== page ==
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Supervisors discuss parks and mobility projects slated for referendum
Map depicting locations of potential quality of life projects for November 2018 referendum
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Credit: Albemarle County
Map depicting locations of potential quality of life projects for November 2018 referendum
| Monday, June 11, 2018 at 1 p.m.

The Albemarle Board of Supervisors spent several hours Wednesday debating possible scenarios for a November bond referendum, but finally decided to maintain their decision in May to prepare for a $59 million package.

Most of their discussion centered around a request from the Albemarle County School Board to increase the size of the referendum to $96 million in order to pay for several projects related to schools.

A successful referendum in November 2016 authorized the county to issue $35 million in general obligation bonds to finance school improvements.

This time around, one supervisor said she wanted other projects to be included as well.

“I absolutely cannot again see that all of the other local government efforts stop in order to maximize one department having a big investment and none of the other citizens get what they want,” said Ann Mallek, the White Hall district supervisor who is also chairwoman this year.

The $59 million bond referendum authorized by the supervisors on May 9 includes $12 million for local government projects.

Supervisor Rick Randolph also opposed increasing the amount of the bond referendum to address the school board’s concerns. He said the county’s Community Development department has encouraged citizens in the growth areas to come forward with infrastructure projects.

“The consequence of the [Neighborhood Improvements Funding Initiative] is that this board became aware [of general government needs] in the urban ring and Crozet,” Randolph said, adding these needs are related to recreational and connectivity issues.

The $12 million would be divided between projects to expand the parks department and projects to help people walk and bike in the urban ring.

“In order to have what many progressive cities and counties have in terms of being able to ride your bike to work and shop… would be about $6 million,” said Supervisor Norman Dill.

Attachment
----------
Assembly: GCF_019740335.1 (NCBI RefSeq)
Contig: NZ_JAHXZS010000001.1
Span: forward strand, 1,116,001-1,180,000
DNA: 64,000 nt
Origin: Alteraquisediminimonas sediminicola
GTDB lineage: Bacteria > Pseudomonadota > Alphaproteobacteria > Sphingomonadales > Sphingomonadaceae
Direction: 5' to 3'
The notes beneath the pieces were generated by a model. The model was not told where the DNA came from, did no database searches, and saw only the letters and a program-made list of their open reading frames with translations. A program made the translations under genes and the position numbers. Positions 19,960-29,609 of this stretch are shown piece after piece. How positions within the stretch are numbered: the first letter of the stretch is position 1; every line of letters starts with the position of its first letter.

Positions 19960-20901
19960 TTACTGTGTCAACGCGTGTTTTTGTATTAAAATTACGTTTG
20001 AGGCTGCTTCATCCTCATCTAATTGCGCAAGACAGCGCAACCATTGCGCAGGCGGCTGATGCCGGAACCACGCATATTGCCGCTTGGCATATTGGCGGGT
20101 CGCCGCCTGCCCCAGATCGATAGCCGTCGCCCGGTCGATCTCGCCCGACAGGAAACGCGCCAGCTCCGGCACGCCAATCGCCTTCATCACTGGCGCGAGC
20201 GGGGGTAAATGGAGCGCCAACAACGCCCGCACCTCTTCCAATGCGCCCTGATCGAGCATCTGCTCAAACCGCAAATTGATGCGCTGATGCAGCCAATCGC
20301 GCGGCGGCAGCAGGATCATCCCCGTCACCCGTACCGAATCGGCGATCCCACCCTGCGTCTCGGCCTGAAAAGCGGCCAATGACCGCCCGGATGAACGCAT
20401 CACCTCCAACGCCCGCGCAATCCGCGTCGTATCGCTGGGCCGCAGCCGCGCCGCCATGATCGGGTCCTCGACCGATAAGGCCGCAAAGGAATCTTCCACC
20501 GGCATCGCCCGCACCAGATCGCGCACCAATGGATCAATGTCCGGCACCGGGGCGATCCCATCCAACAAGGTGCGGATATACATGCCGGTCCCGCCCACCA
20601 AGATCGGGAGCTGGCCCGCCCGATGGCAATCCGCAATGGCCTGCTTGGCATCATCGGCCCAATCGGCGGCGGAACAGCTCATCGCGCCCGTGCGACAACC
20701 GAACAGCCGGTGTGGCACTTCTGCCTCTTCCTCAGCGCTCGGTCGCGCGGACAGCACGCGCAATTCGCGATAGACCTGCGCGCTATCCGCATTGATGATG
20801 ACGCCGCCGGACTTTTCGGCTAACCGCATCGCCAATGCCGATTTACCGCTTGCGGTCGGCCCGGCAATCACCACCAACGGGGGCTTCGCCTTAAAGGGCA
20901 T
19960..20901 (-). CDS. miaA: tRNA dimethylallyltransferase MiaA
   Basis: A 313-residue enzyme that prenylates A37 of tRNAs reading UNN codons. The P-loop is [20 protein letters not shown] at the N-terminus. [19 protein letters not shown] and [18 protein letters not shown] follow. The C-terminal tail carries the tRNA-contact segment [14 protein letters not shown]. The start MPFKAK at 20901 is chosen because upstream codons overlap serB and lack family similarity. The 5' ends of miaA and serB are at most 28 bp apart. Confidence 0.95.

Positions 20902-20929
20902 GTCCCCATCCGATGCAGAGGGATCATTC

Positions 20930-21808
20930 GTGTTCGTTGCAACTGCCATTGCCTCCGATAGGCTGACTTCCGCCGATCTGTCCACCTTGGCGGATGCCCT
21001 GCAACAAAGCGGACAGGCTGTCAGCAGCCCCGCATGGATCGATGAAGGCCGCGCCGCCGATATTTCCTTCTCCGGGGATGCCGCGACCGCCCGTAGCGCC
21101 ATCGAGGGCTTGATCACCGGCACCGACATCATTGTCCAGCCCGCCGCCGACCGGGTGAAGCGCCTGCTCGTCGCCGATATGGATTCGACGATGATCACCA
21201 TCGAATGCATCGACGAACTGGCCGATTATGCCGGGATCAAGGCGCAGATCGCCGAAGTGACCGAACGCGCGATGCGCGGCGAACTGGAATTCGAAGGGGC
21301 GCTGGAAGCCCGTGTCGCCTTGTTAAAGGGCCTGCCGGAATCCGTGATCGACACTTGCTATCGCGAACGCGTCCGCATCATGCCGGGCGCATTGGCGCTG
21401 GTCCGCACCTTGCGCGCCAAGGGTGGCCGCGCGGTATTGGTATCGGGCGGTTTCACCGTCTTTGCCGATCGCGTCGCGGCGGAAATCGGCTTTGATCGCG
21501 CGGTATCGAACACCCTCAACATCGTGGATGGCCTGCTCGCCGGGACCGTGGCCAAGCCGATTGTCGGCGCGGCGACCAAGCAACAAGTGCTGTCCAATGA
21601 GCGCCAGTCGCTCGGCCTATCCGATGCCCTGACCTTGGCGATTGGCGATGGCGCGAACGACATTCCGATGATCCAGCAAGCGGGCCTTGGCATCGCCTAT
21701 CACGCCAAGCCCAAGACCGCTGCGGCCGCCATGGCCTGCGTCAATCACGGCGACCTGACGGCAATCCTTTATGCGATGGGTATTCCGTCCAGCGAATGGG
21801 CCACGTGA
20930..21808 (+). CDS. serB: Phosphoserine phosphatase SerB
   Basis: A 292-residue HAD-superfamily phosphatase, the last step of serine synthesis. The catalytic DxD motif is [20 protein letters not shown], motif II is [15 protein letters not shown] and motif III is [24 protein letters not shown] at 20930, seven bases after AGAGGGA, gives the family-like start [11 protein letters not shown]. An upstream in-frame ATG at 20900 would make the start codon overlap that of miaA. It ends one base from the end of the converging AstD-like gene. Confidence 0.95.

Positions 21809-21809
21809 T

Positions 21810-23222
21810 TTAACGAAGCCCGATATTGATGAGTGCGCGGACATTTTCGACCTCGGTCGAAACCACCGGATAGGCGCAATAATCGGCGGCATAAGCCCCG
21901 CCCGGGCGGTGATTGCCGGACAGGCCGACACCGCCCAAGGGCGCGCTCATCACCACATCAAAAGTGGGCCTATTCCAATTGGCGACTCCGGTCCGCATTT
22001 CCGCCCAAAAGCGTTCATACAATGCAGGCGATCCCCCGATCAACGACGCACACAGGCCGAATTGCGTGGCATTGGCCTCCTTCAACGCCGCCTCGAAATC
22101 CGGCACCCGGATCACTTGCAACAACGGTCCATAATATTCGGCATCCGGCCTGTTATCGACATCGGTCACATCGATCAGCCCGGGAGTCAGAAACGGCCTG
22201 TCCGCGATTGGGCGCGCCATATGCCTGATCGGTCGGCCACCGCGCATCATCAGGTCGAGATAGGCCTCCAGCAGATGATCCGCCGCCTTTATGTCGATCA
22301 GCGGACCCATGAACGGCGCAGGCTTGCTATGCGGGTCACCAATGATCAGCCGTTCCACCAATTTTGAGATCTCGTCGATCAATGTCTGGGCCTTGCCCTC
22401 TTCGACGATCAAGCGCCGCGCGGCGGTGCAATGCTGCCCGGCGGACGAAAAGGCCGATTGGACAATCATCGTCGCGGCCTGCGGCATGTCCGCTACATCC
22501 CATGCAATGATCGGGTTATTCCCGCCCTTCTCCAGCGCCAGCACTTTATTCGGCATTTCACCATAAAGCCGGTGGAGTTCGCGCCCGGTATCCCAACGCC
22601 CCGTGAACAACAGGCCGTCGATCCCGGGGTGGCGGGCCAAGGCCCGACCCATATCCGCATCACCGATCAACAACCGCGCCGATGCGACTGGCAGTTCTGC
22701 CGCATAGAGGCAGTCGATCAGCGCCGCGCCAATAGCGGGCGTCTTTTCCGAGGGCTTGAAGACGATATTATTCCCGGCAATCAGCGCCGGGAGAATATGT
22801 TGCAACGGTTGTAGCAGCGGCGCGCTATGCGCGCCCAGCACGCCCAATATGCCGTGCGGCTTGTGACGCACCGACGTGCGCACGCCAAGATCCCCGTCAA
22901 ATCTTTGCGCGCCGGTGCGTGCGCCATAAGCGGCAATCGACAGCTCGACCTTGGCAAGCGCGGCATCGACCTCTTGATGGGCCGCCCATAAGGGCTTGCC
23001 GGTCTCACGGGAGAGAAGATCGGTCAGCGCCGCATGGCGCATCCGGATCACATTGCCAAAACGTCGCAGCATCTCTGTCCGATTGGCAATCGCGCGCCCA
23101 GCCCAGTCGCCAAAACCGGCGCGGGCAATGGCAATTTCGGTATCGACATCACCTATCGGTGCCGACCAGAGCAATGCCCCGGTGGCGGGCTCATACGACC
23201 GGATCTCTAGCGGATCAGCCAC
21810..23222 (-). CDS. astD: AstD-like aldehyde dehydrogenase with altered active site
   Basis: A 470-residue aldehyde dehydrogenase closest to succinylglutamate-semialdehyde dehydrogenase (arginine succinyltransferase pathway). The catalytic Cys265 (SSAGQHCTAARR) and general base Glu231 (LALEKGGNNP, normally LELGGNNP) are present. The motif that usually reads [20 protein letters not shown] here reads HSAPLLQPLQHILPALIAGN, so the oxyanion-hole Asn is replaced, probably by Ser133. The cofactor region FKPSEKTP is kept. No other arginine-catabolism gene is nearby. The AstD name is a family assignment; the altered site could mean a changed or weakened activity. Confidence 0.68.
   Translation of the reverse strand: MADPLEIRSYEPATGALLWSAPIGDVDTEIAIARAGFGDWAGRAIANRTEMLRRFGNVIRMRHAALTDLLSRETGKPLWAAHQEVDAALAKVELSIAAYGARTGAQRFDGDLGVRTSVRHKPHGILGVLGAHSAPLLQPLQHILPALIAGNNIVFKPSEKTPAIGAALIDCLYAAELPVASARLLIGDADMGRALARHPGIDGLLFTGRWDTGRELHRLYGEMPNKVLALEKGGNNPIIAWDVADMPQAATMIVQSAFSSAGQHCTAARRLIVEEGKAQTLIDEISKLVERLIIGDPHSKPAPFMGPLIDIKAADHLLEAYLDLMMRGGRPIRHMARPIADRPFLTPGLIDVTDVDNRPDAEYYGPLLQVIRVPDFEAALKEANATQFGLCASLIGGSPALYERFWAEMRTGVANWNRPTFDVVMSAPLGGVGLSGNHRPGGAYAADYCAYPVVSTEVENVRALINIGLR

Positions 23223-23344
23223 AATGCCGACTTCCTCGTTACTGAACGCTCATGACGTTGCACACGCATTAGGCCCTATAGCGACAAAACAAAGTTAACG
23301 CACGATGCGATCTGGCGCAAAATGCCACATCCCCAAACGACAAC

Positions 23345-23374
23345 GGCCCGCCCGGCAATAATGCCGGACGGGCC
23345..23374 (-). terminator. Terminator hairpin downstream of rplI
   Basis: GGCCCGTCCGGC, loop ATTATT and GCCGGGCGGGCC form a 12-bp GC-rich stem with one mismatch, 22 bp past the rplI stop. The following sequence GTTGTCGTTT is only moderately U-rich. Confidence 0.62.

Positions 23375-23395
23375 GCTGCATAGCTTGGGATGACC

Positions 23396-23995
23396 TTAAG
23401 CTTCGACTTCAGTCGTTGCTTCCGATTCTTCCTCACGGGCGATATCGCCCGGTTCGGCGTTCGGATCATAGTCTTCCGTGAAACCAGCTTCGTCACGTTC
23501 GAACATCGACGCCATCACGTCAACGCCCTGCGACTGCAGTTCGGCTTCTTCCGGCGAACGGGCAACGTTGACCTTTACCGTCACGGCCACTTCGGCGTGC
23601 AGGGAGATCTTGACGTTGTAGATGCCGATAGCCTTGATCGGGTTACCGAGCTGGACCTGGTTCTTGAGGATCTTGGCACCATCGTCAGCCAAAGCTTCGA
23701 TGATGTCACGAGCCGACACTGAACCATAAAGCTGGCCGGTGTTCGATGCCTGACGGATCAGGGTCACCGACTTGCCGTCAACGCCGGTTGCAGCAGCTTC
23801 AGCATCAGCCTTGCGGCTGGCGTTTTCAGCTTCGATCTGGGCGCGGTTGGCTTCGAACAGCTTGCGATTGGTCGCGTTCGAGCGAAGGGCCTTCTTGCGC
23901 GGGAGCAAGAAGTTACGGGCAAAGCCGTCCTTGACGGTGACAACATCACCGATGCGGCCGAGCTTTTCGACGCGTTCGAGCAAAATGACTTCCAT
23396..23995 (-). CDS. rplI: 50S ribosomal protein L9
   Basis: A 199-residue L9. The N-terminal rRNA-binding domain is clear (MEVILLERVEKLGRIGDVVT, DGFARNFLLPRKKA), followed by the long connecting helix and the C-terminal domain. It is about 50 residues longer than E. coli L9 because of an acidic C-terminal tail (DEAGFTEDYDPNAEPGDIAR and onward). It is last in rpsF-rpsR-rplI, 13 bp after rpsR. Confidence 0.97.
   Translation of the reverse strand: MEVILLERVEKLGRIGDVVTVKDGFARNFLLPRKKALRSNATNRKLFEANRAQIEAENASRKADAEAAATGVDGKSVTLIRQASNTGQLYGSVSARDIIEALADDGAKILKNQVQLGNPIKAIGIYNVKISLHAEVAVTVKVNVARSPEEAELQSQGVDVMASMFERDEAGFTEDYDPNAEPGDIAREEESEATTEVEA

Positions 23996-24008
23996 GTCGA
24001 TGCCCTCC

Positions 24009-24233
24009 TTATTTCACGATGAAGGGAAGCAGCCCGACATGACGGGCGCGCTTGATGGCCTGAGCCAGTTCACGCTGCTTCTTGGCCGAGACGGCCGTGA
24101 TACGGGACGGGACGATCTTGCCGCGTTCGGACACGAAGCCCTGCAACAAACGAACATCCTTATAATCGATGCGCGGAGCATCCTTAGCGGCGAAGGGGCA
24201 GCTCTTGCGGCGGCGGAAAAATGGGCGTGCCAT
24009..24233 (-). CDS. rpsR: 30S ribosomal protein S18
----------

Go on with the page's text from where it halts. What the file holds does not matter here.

Potential transportation projects include bike and pedestrian improvements on Old Lynchburg Road, an Avon Street Extended shared-use pathway, sidewalks on Tabor Street and Hilltop Street in Crozet, a shared-use path on Rio Road and more.

Many of these projects would build segments of the Northtown Trail, a proposed commuter bike pathway that would connect downtown Charlottesville with the University of Virginia Research Park. A segment of the trail was built as part of the widening of U.S. 29 between Polo Grounds Road and Hollymead Town Center.

“We have a lot of pieces but there is a middle piece that is missing,” said David Benish, the county’s chief of planning. He was referring to a portion near Hilton Heights Drive. He said the work, if constructed, would support calls in the Rio Road small-area plan for greater connectivity.  

Supervisor Liz Palmer said she supports the funding of the Old Lynchburg Road work due to its proximity to Brookdale and Timberland Park, two sites where apartment units are being constructed using low-income housing tax credits.

“We’re getting a lot of affordable housing into that area and the infrastructure and the road system are so underdeveloped,” Palmer said.

Another $6 million would pay for parts of four projects related to parks. That total would include $2.375 million to open the 340 acre Hedgerow Park, $2 million for lighting and synthetic turf fields at Darden Towe Park, $706,000 to open up Buck Island Creek Park and $1 million for a boat launch at the Rivanna Reservoir. The Darden Towe work would include funding from the city of Charlottesville, which jointly operates that park.

The county’s finance director said the board could decide to list specific projects on the ballot question for the referendum or they could decide to be more flexible.

“We could phrase the question broadly enough so that if it’s a series of transportation projects or a series of school project that you would have some flexibilities,” said Bill Letteri, adding that the county’s “education campaign” would provide more details for voters.

If approved by voters, funding for the transportation projects might not be complete but would put Albemarle in a position to qualify for additional resources.

“The presumption is that the bond money would allow us a stronger position in actually trying to achieve other funding which might allow us to expand the project further,” Benish said, referring to Smart Scale and other applications for grants.

Supervisors did not select projects at their June 6. They will next have the opportunity on July 5 to decide on what would be funded.


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